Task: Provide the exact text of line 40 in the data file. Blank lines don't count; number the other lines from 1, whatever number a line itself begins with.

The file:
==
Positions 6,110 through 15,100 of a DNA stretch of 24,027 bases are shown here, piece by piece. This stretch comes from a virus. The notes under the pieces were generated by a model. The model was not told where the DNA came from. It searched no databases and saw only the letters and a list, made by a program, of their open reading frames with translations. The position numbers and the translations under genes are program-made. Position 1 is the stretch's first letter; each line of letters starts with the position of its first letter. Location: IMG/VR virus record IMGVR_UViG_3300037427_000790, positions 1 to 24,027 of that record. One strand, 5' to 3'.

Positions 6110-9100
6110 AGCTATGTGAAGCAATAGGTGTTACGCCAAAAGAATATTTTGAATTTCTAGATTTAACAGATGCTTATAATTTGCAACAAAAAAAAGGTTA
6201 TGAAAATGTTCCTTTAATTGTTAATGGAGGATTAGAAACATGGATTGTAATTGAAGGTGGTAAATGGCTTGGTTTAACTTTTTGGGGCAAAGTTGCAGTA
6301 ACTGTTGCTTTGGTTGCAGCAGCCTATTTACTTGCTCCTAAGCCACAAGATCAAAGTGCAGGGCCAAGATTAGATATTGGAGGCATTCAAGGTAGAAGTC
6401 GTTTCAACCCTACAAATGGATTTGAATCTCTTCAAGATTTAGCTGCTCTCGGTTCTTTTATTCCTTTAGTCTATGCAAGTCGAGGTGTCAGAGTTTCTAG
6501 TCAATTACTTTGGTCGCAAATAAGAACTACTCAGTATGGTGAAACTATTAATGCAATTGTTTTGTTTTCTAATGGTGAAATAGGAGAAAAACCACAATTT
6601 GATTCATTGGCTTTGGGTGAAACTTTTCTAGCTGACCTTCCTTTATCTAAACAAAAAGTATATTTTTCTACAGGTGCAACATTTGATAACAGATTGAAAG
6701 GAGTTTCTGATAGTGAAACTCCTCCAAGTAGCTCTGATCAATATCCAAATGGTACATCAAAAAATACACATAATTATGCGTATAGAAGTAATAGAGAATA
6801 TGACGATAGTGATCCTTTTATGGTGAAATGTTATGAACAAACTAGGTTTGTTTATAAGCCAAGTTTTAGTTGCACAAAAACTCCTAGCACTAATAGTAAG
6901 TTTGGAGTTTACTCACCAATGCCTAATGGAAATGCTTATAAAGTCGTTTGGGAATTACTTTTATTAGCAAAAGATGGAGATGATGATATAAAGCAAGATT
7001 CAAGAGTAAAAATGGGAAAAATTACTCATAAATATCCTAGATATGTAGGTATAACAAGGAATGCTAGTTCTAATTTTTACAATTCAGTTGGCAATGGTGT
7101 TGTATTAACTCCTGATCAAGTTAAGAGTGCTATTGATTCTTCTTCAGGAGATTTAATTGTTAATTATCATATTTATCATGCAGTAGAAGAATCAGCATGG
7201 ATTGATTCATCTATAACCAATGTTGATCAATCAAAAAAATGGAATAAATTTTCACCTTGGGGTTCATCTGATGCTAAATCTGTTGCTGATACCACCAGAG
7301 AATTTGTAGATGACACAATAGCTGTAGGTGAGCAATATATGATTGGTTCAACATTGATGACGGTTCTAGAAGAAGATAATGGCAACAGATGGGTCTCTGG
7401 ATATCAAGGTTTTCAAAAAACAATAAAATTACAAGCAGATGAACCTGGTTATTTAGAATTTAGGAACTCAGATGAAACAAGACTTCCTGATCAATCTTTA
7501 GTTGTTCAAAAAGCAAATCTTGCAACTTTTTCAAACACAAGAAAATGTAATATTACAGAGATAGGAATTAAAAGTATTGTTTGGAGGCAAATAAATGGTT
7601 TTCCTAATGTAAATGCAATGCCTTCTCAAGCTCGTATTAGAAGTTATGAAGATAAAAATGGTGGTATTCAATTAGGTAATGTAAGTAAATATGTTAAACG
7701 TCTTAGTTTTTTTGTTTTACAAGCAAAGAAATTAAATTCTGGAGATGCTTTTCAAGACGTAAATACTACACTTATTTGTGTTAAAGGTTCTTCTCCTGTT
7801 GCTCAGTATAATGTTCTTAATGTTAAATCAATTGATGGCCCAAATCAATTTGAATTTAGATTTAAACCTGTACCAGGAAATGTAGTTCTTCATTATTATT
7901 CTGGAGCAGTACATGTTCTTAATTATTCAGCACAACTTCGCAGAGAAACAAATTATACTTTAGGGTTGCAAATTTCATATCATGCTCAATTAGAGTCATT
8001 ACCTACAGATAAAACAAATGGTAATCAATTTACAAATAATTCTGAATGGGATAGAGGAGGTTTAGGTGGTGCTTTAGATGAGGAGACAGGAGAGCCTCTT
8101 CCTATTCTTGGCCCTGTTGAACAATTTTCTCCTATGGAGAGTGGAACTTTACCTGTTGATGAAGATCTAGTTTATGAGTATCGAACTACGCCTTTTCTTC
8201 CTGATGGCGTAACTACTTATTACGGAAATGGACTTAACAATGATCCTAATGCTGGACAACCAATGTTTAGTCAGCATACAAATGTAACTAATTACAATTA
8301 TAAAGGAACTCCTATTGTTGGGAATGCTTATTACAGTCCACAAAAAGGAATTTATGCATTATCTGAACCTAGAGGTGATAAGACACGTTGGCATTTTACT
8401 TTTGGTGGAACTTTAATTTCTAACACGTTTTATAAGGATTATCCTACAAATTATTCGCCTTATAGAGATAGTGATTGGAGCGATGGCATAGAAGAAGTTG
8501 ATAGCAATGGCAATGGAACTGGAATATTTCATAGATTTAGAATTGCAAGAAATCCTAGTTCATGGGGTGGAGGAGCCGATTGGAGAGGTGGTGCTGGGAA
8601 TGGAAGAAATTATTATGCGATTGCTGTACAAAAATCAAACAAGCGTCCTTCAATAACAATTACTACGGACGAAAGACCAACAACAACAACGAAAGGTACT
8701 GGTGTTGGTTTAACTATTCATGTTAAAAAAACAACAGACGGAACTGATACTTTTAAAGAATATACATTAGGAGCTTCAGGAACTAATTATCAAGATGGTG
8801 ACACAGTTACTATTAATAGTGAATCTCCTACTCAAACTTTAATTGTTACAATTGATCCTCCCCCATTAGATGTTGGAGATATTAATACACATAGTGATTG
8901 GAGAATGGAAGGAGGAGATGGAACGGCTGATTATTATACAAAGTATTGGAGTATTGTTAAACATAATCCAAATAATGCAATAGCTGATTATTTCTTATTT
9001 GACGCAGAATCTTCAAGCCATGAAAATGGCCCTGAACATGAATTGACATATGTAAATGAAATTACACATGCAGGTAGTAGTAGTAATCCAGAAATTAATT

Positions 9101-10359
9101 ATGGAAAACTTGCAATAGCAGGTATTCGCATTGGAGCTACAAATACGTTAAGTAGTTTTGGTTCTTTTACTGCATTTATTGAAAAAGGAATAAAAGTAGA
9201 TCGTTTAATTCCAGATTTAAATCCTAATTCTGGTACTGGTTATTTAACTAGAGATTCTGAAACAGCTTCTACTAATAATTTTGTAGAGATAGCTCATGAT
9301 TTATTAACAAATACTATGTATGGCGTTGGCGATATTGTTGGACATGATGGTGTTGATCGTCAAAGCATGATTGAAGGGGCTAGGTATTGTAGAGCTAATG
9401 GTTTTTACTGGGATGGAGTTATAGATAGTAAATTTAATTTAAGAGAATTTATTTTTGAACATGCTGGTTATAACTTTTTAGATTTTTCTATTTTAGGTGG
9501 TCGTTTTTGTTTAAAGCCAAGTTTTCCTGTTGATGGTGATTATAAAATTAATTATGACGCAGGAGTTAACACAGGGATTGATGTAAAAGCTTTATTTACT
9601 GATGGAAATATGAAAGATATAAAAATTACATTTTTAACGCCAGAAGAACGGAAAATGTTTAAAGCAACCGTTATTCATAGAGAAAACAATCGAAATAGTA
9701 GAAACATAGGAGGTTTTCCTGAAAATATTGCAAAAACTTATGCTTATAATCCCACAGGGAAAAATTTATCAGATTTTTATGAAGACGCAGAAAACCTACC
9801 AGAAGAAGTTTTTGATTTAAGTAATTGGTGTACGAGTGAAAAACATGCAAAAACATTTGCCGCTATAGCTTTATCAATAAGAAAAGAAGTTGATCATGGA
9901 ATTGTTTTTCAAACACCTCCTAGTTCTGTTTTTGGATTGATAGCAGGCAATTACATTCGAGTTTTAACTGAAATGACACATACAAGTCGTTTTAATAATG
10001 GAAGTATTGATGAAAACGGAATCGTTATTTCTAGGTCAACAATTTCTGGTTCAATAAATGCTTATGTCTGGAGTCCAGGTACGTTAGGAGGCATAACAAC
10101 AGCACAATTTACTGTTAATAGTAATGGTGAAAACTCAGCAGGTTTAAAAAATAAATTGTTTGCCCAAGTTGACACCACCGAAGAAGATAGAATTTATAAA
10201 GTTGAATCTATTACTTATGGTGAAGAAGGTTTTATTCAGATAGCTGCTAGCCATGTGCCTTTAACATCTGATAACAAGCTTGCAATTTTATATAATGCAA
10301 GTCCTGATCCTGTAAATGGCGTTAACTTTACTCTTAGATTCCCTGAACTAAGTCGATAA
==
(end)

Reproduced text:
9701 GAAACATAGGAGGTTTTCCTGAAAATATTGCAAAAACTTATGCTTATAATCCCACAGGGAAAAATTTATCAGATTTTTATGAAGACGCAGAAAACCTACC